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Gov. Youngkin asks General Assembly to use emergency funding to bolster security at HBCUs after bomb threats

Recent bomb threats against Historically Black Colleges and Universities are bringing the need for upgraded security to light. Gov. Youngkin wants to help fund it.

NORFOLK, Va. — Gov. Glenn Youngkin is calling on the Virginia General Assembly to provide emergency funding for Historically Black Colleges and Universities (HBCUs). 

The governor wants to use the money to help advance security at HBCUs, following a series of bomb threats at Hampton University (HU) and Norfolk State University (NSU).

RELATED: More HBCU bomb threats: NSU, ECSU become targets

HU received a bomb threat on February 23. Just two days later, so did NSU and Elizabeth City State University. 

Police found no immediate threat to the schools after sending out alerts to campus and investigating. In each case, after a few hours, students and staff returned to the campuses.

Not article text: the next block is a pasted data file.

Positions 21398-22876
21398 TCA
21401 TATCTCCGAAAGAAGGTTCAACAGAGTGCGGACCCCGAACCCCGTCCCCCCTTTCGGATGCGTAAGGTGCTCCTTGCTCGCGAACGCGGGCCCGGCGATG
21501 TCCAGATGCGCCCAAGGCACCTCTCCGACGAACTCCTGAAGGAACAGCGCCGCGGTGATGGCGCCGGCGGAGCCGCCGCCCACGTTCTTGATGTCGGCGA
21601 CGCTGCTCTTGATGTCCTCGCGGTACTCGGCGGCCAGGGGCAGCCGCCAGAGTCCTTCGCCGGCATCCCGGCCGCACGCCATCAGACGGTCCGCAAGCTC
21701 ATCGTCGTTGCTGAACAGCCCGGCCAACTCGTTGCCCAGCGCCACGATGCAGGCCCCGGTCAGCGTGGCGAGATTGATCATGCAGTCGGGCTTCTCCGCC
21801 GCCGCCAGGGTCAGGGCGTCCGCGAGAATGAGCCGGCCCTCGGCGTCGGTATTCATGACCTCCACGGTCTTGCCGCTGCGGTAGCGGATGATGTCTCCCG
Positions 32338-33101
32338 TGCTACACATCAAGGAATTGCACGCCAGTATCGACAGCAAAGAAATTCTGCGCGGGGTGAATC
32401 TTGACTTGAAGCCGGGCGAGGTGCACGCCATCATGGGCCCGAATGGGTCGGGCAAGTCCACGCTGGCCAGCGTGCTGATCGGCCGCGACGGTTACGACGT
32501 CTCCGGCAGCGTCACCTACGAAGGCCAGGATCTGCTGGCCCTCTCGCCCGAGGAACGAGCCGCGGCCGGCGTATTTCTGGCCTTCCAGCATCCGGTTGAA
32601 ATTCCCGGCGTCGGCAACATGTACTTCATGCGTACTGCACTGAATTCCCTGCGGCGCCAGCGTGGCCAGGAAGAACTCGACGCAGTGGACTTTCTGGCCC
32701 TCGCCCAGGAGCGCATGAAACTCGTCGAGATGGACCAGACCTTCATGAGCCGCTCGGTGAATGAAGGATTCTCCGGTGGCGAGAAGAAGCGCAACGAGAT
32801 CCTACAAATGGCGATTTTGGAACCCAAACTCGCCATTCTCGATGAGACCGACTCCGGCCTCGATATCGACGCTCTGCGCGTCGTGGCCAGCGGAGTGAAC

Dr. William Harvey, the president of Hampton University, said Youngkin called him and other HBCU leaders to discuss what they would want to change if they were to receive funding through the state.

"I'm just pleased that the Governor thinks well of what we had proposed to him," Harvey said.

Officials with the FBI said the agency is investigating threats to nearly 60 minority institutions across the nation as racially or ethnically-motivated hate crimes, including threats towards local HBCU campuses.

Harvey made a point, saying it didn't matter where the threat was made or how, they were still critical to curb.

"It doesn't matter what month it is," he said. "It could be Black History Month or July. You're talking about a threat, whether that's a threat to an individual or a threat to an entity."

Harvey said if the General Assembly approves the use of emergency funding, he would like to increase police surveillance and upgrade technology to fight any cyber threats on campus.

"To upgrade our cybersecurity would include such things as support funding for fiber infrastructure upgrades, we could take out some old wirings in our system that we have, and the third thing is to have computers across our campus," Harvey said. "The fact is, what we ask for, we will see if the General Assembly would give it to us."

The governor is waiting on the General Assembly's decision. If it approves the emergency funding, that's when Youngkin will have another discussion with HBCU leaders to determine how much they would need.

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